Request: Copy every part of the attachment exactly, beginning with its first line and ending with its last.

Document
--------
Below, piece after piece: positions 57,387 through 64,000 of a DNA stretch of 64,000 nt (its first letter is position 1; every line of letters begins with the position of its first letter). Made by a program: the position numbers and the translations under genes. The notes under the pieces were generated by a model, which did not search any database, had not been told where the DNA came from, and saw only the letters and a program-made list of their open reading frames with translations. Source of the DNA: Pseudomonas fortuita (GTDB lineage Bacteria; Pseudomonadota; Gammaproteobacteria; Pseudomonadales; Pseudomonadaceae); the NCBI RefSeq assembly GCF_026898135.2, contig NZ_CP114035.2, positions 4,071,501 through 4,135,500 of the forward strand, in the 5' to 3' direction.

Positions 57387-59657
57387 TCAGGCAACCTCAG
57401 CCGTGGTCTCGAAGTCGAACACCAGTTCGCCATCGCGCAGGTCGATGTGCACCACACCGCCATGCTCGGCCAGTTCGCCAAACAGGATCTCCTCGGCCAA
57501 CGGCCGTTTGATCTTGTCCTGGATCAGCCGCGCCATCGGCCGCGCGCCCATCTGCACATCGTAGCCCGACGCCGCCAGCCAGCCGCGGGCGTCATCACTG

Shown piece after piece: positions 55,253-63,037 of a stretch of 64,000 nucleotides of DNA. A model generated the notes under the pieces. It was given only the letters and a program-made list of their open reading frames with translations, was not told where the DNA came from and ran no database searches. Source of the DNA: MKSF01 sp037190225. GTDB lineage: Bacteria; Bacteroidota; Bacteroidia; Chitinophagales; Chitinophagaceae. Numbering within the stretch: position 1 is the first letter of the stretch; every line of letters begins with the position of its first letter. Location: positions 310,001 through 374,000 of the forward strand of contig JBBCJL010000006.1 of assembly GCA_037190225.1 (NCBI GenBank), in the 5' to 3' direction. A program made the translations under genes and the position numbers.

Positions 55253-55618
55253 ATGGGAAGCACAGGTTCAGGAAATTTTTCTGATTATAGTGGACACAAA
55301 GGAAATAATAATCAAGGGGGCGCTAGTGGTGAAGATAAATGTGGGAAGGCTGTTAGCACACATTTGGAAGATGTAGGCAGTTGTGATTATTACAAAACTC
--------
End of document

Below, piece after piece: positions 57,387 through 64,000 of a DNA stretch of 64,000 nt (its first letter is position 1; every line of letters begins with the position of its first letter). Made by a program: the position numbers and the translations under genes. The notes under the pieces were generated by a model, which did not search any database, had not been told where the DNA came from, and saw only the letters and a program-made list of their open reading frames with translations. Source of the DNA: Pseudomonas fortuita (GTDB lineage Bacteria; Pseudomonadota; Gammaproteobacteria; Pseudomonadales; Pseudomonadaceae); the NCBI RefSeq assembly GCF_026898135.2, contig NZ_CP114035.2, positions 4,071,501 through 4,135,500 of the forward strand, in the 5' to 3' direction.

Positions 57387-59657
57387 TCAGGCAACCTCAG
57401 CCGTGGTCTCGAAGTCGAACACCAGTTCGCCATCGCGCAGGTCGATGTGCACCACACCGCCATGCTCGGCCAGTTCGCCAAACAGGATCTCCTCGGCCAA
57501 CGGCCGTTTGATCTTGTCCTGGATCAGCCGCGCCATCGGCCGCGCGCCCATCTGCACATCGTAGCCCGACGCCGCCAGCCAGCCGCGGGCGTCATCACTG

Shown piece after piece: positions 55,253-63,037 of a stretch of 64,000 nucleotides of DNA. A model generated the notes under the pieces. It was given only the letters and a program-made list of their open reading frames with translations, was not told where the DNA came from and ran no database searches. Source of the DNA: MKSF01 sp037190225. GTDB lineage: Bacteria; Bacteroidota; Bacteroidia; Chitinophagales; Chitinophagaceae. Numbering within the stretch: position 1 is the first letter of the stretch; every line of letters begins with the position of its first letter. Location: positions 310,001 through 374,000 of the forward strand of contig JBBCJL010000006.1 of assembly GCA_037190225.1 (NCBI GenBank), in the 5' to 3' direction. A program made the translations under genes and the position numbers.

Positions 55253-55618
55253 ATGGGAAGCACAGGTTCAGGAAATTTTTCTGATTATAGTGGACACAAA
55301 GGAAATAATAATCAAGGGGGCGCTAGTGGTGAAGATAAATGTGGGAAGGCTGTTAGCACACATTTGGAAGATGTAGGCAGTTGTGATTATTACAAAACTC